If an economic recovery takes place and neither employers nor consumers believe it, is it really an economic recovery?
Five years after the end of the Great Recession and the halting re-emergence of economic stability, Massachusetts employers remain unimpressed with the nation’s climb out of the 2008 downturn. Employers exhibit little of the enthusiasm that would generally accompany a 29 percent annual gain in the stock market, an economy creating 195,000 jobs per month, and a state growing at 3.5 percent during the third quarter.
All of those developments elevated the Associated Industries of Massachusetts Business Confidence Index just 2.4 points during 2013 as increases and decreases alternated nearly every month. Sluggish confidence suggests to some observers that the psychological effect of the recession, like the downturn itself, was more severe than originally thought.
The Business Confidence Index held steady in December at 50.2, closing 2013 barely above neutral on its 100-point scale.
"In terms of business confidence, 2013 was a lost year despite widespread evidence that the economy continued to strengthen over its course," said Raymond G. Torto, global Chairman of research at CBRE and Chair of AIM's Board of Economic Advisors (BEA). "Political uncertainties, particularly around fiscal policy, weighed negatively, but this was also true in the previous year – in December 2012 we were on the edge of the 'fiscal cliff.'
"We are seeing notably pessimistic survey responses from small employers, which might reflect the impact on small business of the government shutdown. Smaller employers do not have the staying power to weather cash flow disruptions," Torto noted.
The AIM Index has appeared monthly since July 1991. It is calculated on a 100-point scale, with 50 as neutral; a reading above 50 is positive, while below 50 is negative. The Index reached its historic high of 68.5 on two occasions in 1997-98, and its all-time low of 33.3 in February 2009.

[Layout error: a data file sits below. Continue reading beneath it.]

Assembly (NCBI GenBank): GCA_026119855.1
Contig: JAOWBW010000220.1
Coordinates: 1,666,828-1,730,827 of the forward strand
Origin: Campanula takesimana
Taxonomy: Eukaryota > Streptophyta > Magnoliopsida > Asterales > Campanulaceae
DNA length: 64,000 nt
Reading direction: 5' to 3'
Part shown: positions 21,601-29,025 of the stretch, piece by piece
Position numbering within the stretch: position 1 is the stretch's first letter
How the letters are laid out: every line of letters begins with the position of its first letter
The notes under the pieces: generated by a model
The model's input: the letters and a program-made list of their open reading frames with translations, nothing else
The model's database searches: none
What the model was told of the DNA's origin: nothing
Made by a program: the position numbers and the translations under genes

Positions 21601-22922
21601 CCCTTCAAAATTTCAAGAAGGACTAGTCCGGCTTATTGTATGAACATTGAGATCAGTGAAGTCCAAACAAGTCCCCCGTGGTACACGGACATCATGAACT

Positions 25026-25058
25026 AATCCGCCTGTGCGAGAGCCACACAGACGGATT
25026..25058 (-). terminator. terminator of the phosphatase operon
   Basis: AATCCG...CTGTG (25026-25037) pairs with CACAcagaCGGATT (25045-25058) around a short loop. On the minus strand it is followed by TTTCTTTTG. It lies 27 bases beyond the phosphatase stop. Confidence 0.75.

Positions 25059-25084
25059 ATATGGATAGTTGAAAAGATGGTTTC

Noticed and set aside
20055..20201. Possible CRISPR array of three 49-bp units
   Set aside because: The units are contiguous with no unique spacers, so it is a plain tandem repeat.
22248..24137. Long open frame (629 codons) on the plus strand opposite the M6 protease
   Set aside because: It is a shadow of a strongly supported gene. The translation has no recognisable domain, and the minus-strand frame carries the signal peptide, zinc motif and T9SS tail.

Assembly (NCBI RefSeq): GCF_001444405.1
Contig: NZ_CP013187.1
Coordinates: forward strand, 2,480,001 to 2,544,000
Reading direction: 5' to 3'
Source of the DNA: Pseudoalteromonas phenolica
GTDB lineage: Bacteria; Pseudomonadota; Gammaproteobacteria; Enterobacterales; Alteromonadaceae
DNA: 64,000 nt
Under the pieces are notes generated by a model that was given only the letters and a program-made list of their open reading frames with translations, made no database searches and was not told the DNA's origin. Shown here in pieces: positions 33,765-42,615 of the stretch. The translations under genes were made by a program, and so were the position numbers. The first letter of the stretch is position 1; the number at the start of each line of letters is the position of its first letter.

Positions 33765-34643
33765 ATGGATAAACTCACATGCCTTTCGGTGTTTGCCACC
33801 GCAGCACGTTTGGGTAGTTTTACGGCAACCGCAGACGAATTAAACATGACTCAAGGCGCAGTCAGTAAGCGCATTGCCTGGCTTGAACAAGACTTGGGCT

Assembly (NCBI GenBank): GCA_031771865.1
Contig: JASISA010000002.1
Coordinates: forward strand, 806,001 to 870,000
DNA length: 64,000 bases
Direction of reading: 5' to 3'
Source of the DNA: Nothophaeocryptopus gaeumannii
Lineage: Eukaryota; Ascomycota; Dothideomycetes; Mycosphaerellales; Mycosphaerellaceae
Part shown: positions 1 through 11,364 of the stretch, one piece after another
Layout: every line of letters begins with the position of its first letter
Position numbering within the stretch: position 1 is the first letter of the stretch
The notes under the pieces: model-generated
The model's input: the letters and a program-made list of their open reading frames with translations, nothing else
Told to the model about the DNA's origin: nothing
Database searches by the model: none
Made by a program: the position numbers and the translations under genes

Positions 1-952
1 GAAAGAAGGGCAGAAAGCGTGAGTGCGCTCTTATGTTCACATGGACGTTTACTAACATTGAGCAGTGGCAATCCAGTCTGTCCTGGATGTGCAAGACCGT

The confidence survey indicates that employers remain slightly more bullish about the Massachusetts economy than about the nation as a whole, despite the fact the state economy slowed during the second half of 2013. The U.S. Index of national business conditions added two points during December to 44.8, while the Massachusetts Index, assessing business conditions within the commonwealth, was unchanged at 47.0.
"Year-over-year, the national indicator is up 6.6 points, while the state index gained only two-tenths," said BEA member Katherine A. Kiel, Professor of Economics at the College of the Holy Cross.
"AIM members still rate Massachusetts business conditions higher, even though the state's unemployment rate rose over the year and is now a bit above the national rate."
The Company Index, reflecting survey respondents' assessments of conditions for their own operations, was down 2.2 points in December at 53.3. The Sales Index lost 1.6 to 53.6, and the Employment Index edged up a tenth to 51.1. Confidence was up (+4.5 to 54.1) among manufacturers, but off (-5.8 to 46.9) among other employers.
"The growing confidence of manufacturers is being offset by a striking degree of pessimism amongst firms with fewer than 25 employees, many of whom are located in the Boston area and members of that region's large services sector," said Michael Goodman, Professor of Public Policy at the University of Massachusetts, Dartmouth. "The disconnect, which bears watching, may be the result of recent improvements in export demand."
Richard C. Lord, President and CEO of AIM, noted that the overall lack of enthusiasm among employers about the recovery may reflect the fact that small businesses continue to struggle even in an economy that is generally improving.
“We don’t track this group separately in our Index, but the problem jumps out from the raw data,” he said. “The Dow went way up in 2013 – those are
enormous companies; the S&P went up – those are very big companies; but ours is, more and more, an economy where small employers provide much of the dynamism and many of the jobs. Policymakers must be aware than mandates and regulations that may be bearable for larger companies can become crippling burdens for smaller ones.”
At the same time, Lord said employers should be encouraged at recent signs of a thaw in the Washington partisan gridlock that has created dangerous uncertainty for the business community during the past three years.